Thursday, 21 July 2011

Instant dashiki

I tried to do the Sew Weekly Challenge of two weeks ago (American Apparel), and again last week (Album Cover Inspiration) but I didn't get around to it.  First there was kid fever and vomiting; then there was a multi-departmental grant to be submitted, which meant lots of overtime and lack of sleep; then there was me getting sick because of said vomit and sleep deprivation.  You know how it goes.  

I did start a self-drafted knit dress like the one Karen Lynn Gorney wore in SNF:

but something went wrong with the neckline.  It was too loose and droopy, even after unpicking and altering twice.  Unpicking serging is seriously no fun.  It's gone into the magic alteration pile, where it is sure to remain until the alteration elves get around to it.  

I have a few things cut out, but nothing I really felt like working on during a heat wave.  Then my little guy tried on his beloved dashiki and complained that it was getting too tight, and he really needs something loose and cool to wear while the temperature is above 35.  Ah ha!

Easy to whip up in an hour or so, including tracing the shape, cutting, sewing and seam finishing.  And he actually wants to wear it, as opposed to little miss picky, who still hasn't worn her pillowcase dress.  

I used the 70cm end-of-roll giraffe-y wax print that I picked up in Cape Town for about $2.  It was just enough for the shirt, the facings and there is a little scrap left over that I could just about squeeze two tiny pockets out of, if I were so inclined.  I added size vents and left the selvages as bottom hem, partly out of sheer laziness and partly because I liked the writing on it:

The bottom of the front slit doesn't lie quite as smoothly as I'd like because I was trying to copy the way it looked on the original, rather than sewing and slashing to a point.  Lesson learned.

So let's just say, for the sake of argument, that my inspiration was Miriam Makeba; then I can add the photos to the Sew Weekly archive and feel like I've completed a challenge for the first time in a few weeks ;)

   And then I have an excuse to watch a bunch of videos on Youtube until I can find the perfect one:

If you're not shakin' it by the end of Pata Pata, there's just something wrong with you.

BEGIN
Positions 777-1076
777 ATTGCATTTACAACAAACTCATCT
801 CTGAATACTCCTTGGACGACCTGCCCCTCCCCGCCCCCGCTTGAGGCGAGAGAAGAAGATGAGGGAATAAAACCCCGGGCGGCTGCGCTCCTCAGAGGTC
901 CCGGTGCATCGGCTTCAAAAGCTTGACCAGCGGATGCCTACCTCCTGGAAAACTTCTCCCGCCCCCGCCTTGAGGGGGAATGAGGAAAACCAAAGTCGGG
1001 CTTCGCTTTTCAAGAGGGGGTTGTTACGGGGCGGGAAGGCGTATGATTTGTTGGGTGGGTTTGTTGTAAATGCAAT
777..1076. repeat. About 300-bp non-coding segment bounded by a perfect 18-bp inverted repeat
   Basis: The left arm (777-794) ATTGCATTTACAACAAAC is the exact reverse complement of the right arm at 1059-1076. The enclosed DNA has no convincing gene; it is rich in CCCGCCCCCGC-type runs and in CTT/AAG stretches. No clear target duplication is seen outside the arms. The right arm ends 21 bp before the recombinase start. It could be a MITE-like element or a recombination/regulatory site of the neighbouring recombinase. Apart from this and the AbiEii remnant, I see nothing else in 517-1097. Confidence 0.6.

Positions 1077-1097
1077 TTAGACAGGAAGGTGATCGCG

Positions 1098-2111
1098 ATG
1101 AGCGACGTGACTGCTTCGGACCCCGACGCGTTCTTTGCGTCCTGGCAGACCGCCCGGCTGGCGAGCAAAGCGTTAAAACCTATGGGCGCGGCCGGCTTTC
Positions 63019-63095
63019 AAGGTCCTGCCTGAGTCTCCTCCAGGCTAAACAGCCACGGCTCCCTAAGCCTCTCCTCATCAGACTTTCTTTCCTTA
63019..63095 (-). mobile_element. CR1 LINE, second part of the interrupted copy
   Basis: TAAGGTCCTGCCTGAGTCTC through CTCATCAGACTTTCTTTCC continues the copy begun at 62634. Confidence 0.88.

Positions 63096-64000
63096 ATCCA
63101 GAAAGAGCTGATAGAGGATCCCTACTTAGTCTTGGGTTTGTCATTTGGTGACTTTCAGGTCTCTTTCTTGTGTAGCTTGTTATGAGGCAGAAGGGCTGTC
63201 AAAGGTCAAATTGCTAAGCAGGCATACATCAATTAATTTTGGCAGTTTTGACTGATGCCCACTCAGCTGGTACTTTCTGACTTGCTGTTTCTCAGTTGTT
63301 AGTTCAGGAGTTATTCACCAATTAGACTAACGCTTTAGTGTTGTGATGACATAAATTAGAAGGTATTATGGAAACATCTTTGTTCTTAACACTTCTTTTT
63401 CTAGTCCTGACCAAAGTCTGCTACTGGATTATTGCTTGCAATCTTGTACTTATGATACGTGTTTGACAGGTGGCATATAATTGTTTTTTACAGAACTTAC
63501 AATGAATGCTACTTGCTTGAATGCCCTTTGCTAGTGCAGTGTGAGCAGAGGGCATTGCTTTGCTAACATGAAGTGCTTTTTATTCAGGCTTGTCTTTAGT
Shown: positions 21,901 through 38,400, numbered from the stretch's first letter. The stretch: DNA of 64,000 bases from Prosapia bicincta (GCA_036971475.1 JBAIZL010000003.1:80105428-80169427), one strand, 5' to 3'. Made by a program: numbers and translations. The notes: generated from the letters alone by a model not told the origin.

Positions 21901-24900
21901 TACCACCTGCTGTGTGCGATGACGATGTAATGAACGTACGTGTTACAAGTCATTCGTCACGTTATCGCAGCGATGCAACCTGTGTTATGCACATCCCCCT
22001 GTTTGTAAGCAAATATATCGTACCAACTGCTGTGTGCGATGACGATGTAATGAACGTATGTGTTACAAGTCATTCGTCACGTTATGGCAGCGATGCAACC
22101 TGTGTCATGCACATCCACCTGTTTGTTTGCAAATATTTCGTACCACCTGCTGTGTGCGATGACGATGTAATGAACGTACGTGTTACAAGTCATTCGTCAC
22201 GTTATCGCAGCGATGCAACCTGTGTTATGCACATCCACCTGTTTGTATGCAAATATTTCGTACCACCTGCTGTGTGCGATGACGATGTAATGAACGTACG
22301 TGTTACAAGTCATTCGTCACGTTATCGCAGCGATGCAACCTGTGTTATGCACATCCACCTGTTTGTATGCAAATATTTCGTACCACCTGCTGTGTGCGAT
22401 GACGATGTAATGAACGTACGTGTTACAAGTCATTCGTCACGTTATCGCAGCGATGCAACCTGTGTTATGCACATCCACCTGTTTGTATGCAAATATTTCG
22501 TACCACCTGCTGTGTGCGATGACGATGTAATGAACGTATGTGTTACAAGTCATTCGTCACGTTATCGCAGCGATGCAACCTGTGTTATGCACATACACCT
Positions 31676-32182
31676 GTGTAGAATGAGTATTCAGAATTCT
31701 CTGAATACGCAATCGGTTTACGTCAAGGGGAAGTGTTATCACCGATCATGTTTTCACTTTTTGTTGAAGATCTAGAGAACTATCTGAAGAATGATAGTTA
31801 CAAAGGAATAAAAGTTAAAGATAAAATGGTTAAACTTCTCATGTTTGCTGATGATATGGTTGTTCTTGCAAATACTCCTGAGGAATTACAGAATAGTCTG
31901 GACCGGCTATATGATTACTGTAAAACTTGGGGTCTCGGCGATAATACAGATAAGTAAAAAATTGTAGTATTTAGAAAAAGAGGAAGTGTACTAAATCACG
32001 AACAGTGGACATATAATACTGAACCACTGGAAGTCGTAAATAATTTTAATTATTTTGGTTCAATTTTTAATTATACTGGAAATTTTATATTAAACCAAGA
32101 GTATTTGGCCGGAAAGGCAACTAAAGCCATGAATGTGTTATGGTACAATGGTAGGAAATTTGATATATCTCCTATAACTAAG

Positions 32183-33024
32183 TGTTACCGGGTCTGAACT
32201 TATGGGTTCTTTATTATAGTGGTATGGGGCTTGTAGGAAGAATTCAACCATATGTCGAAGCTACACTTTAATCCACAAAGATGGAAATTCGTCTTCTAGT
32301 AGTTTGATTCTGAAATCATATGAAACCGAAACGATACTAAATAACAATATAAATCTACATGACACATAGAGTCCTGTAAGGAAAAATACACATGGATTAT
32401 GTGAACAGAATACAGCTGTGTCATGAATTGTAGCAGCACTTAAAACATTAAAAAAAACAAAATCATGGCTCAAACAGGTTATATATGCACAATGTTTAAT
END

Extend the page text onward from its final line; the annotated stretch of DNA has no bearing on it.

Seriously, you should have that checked out.  

Saturday, 16 July 2011

Thrifting I

So I've decided to start posting about thrift finds, since I love seeing what everyone else discovers, and I have pretty much given up buying new.  Mena does Friday fabric finds, Casey does thrifting videos, Tanit-Isis is a Value Village junkie like me, and Debi always finds the best woolens in Scotland op-shops.

We were all up early this morning for an estate sale near our 'burb.  Living outside of downtown Montreal and having two little ones mean that we don't often make it to estate sales until later in the day (or sometimes the day after opening), so we figure we're always missing out on the really good stuff.  Today's sale was only 10 min. away, so we got there as the doors were opening.  And I've got to say, I certainly won't do that again.  People are mean, classless and had no respect for the fact that this was an estate sale for a woman who had recently died.  There was pushing and shoving, yelling at each other, literally pushing my kids aside to get at some hardcover books..... I don't know what to say.  I'm glad the woman's family wasn't around to witness how people were throwing a lifetime's worth of belongings around like so much trash.  I wanted to leave because I was feeling upset and dirty.

Eventually my man took the kids outside to relax and read under the trees while I looked through the sewing supplies.  Luckily, there were no sewing maniacs there and I had that corner of the house to myself to look carefully.  There were a few interesting patterns, notions and tools:

Anne Adams mail order pattern for a romper with skirt cover-up (1963). 

I love how dude is just hanging out in his skivvies/Crescent skirt, smoking. 

A printer's drawer full of threads; mostly Gutterman.  (Two people tried to grab the drawer and dump out the thread when I put it down.  Again, people are classless.)

5.5m of rose-print polished cotton and a large square of paisley silk.  The rose print is a little too twee for my usual taste, but I have a '50s full skirted sundress pattern that I'm going to try, and this seems like an appropriate fabric to use; if I end up not liking it, I'm not out too much $$.

But the real treasure, in my opinion, was this pile of Simplicity pattern books and sales pamphlets from 1967-1970:

This is my favourite era, and I am already pouring over the illustrations and ads.  Again, sorry for the poor quality photos, but I don't have a scanner at home.

 I would love to make either of these above styles,

but especially this one.  I have a pattern with a similar bodice, so it shouldn't be too difficult to draft (famous last words).

 Tablecloth dress?

How to throw a paper dress sewing party!  Instructions include inviting women and men (oh, the hilarity of men sewing!), and surprising your guests with paper table cloths and a matching dress you've whipped up beforehand.  Make sure to have extra scissors, sewing machines and glue on hand!  

And apparently 1969 meant scallops, scallops everywhere:

My girl just woke up from her nap, so I'm back on duty.  Hope you're having as good a weekend as I am, but of course, minus the soul-less vultures that pass for book dealers.

Friday, 15 July 2011

Oh yeah....

I know where I'm going to be at 9am tomorrow morning:

The last time I went to an estate sale hosted by this company, they were selling fabric for ~$10/bag.

(Damn, I hope no one from Montreal reads this.)

Sunday, 10 July 2011

Probably the first and last time knitting will be featured on this blog.

My kids love Miyazaki films: